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How the Secure Act 2.0 Affects ESOPs, 401(k)s, and Other Retirement Plans


October 18, 2023

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3 minutes


This article was originally published on April 5, 2023, and updated on October 18, 2023.

The Secure Act 2.0 of 2022, enacted in the closing days of 2022, makes a substantial number of changes to tax-qualified retirement plans, most of which are intended to increase plan coverage and retirement savings. Although we continue to digest the hundreds of pages of new law, here we summarize certain key changes that affect ESOPs, KSOPs, and 401(k) plans:

  • Cash-Out Limits. The limit for involuntary distributions to a participant prior to attaining normal retirement age is increased from $5,000 to $7,000 for distributions after 2023.  The current maximum cash-out limit in ESOPs, KSOPs, and 401(k) plans is $5,000 and generally applies to participants that terminate employment with a vested account balance lower than the cash-out threshold in the plan.
  • RMD Age. The age to start taking “required minimum distributions” increases to age 73 in 2023 for participants who reach age 72 in 2023 through 2032 and to age 75 for participants who reach age 74 in or after 2033. Also, beginning in 2024, plans will not be required to include Roth contribution balances in required minimum distributions prior to the participant’s death.  This represents a further change from the increase to age 72 under the first Secure Act, which took effect January 1, 2020, for distributions to participants born after June 30, 1949.
  • Deferral of Gain on Stock Sales to ESOPs. The rule allowing C Corporation shareholders to defer gain on the sale of shares to an ESOP is expanded to cover S Corporation shareholders, but only for sales to an ESOP after 2027 and only for up to 10% of the gain. 
  • Standards for FMV on sales to ESOPS. The Department of Labor, in consultation with the Internal Revenue Service, is directed to provide guidance on acceptable standards and procedures for establishing the “good faith fair market value for shares of a business” to be acquired by ESOP. We will provide additional information on this topic as it is released.
  • Mandatory Automatic 401(k) Enrollment. Starting in 2025, new KSOPs and 401(k) plans (those adopted after the December 29, 2022 enactment date) will be required to automatically enroll eligible employees, at a contribution rate of at least 3%. Thereafter, these new plans must increase a participant’s automatic contribution rate by 1% each year until the participant’s contribution rate reaches at least 10% (but the plan may provide for increases up to 15%). As under the current law, participants may stop contributions or change their deferral rates.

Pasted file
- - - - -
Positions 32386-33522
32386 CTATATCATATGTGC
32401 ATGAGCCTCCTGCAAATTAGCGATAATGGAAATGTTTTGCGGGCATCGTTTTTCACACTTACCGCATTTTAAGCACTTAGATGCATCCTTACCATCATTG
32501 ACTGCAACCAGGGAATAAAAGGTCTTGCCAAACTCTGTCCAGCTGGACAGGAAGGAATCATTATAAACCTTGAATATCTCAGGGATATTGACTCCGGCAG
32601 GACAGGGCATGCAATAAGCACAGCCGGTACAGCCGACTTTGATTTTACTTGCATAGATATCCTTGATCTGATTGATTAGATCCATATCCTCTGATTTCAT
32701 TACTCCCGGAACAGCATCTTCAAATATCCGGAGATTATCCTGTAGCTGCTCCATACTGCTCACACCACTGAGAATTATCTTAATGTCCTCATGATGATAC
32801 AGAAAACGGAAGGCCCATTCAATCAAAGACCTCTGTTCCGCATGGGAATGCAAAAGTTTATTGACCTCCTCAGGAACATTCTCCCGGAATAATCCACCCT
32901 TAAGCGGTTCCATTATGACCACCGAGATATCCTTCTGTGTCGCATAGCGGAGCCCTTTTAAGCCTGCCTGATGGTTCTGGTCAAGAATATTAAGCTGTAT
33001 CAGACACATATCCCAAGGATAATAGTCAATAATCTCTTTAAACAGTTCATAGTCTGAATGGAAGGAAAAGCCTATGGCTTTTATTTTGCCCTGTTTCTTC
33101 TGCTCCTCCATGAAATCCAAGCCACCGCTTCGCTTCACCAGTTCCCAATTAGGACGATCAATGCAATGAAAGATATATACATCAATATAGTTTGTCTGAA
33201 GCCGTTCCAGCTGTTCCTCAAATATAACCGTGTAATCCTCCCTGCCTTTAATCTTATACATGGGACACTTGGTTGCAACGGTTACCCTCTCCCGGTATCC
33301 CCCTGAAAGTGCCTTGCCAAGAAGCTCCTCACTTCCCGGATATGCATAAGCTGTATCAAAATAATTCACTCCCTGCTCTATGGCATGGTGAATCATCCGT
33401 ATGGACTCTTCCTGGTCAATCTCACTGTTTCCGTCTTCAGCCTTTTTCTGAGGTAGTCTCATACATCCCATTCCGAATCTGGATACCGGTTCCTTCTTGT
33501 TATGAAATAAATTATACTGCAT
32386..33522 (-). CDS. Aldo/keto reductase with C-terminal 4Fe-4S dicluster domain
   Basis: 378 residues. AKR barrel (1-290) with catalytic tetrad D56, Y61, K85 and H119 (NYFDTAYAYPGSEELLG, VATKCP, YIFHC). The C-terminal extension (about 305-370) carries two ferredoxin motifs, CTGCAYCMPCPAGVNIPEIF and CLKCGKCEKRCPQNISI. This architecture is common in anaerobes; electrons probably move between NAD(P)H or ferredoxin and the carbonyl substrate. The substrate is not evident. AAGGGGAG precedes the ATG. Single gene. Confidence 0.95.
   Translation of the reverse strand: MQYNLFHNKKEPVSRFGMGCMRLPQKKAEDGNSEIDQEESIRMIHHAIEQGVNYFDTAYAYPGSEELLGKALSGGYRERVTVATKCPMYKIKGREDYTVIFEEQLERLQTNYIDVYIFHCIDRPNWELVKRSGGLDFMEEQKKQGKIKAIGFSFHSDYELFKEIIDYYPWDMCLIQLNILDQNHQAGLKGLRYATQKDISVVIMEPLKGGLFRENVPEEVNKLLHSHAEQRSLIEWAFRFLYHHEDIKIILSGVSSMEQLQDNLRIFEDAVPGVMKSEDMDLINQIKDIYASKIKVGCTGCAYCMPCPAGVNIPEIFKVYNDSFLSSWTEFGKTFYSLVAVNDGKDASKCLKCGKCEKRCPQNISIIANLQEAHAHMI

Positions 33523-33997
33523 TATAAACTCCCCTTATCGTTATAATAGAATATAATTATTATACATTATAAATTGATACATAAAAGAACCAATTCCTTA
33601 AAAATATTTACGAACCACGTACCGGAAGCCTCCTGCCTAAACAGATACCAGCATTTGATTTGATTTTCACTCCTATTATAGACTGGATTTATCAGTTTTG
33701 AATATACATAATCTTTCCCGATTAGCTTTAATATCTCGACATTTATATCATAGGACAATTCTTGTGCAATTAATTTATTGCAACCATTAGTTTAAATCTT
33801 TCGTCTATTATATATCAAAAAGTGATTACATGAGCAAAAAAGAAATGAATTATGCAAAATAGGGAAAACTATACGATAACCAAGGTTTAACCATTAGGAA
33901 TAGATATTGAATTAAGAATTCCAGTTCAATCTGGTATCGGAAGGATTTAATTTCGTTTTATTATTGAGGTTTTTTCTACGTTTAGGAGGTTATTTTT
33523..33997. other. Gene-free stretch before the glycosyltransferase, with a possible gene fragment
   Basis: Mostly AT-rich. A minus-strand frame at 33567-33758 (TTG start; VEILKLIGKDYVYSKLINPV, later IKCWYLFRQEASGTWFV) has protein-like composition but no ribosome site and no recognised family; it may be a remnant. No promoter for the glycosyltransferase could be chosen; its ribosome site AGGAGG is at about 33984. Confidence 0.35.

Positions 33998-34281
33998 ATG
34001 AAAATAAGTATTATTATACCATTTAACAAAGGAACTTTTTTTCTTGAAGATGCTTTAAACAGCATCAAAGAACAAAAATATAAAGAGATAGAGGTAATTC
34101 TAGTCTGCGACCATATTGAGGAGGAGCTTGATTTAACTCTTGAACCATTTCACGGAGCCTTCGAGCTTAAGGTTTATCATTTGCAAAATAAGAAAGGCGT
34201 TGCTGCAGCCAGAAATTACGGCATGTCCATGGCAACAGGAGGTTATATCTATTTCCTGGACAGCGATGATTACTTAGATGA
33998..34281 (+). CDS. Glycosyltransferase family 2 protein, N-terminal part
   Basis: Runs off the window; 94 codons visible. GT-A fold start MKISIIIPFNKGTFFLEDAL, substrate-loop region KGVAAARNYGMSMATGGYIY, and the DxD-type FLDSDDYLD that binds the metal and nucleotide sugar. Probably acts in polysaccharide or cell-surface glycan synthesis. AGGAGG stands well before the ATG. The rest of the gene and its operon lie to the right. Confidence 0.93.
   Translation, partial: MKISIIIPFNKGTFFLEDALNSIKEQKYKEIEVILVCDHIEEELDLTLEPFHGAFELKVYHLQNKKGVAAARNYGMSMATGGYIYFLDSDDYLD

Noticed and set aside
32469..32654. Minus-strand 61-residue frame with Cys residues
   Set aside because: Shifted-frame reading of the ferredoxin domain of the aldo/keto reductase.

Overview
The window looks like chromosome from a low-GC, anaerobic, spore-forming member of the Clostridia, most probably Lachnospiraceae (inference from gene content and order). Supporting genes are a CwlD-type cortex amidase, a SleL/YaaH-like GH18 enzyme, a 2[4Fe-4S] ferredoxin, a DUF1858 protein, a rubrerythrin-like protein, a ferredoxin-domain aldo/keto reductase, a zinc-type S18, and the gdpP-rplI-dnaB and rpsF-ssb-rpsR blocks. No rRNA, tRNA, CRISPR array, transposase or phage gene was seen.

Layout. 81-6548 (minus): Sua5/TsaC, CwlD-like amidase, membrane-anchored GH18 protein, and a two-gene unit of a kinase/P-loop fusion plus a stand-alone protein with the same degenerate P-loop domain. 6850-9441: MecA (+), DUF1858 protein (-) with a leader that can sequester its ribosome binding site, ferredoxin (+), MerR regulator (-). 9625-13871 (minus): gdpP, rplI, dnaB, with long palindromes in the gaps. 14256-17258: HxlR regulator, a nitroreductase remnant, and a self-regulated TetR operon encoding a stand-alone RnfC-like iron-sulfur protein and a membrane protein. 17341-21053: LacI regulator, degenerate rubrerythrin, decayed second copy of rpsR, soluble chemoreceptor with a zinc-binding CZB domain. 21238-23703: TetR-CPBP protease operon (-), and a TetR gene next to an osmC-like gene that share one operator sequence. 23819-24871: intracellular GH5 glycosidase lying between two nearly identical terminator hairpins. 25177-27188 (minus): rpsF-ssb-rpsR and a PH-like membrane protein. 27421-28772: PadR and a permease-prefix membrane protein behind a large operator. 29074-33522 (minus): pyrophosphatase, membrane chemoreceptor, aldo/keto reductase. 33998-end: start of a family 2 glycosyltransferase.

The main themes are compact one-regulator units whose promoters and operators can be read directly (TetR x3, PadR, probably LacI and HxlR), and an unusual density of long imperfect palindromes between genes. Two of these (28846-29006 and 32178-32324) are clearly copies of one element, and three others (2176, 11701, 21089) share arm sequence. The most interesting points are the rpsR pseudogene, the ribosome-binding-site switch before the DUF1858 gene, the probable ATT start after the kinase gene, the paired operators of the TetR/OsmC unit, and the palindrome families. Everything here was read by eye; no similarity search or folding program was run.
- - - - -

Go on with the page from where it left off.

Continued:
• Coverage of Part-Time Employees in KSOPs and 401(k) Plans. Current law requires part-time employees who worked at least 500 hours in three consecutive years beginning after 2020 and reach age 21 be allowed to make 401(k) contributions.  January 1, 2024, is the first date that this provision could require a part-time employee be eligible. The new law reduces the service requirement to two years effective for plan years beginning after 2024. Neither the prior law nor the new law requires that the part-time employees be allocated employer contributions.
  • Vested Employer Contributions may be treated as Roth Contributions. Beginning with contributions made after the December 29, 2022 enactment date, plans may allow participants to elect to have employer-matching contributions and nonelective contributions that are fully vested when made to be treated as Roth contributions.
  • Catch-up Contributions by Highly Compensated Participants must be ROTH. This change was originally to be effective in 2024, but in August, the IRS announced a deferral until 2026. Once this change becomes effective, 401(k) catch-up contributions by a participant who had compensation over $145,000 (adjusted for cost of living) for the prior calendar year must be treated as Roth contributions. Participants earning no more than $145,000 in the prior year must be allowed to elect Roth treatment for their catch-up contributions (assuming at least one participant eligible for catch-up contributions earned over $145,000 in the prior year).

If you have any questions about Secure Act 2.0, please reach out to a member of LP’s ESOP Team.

Filed under: Corporate

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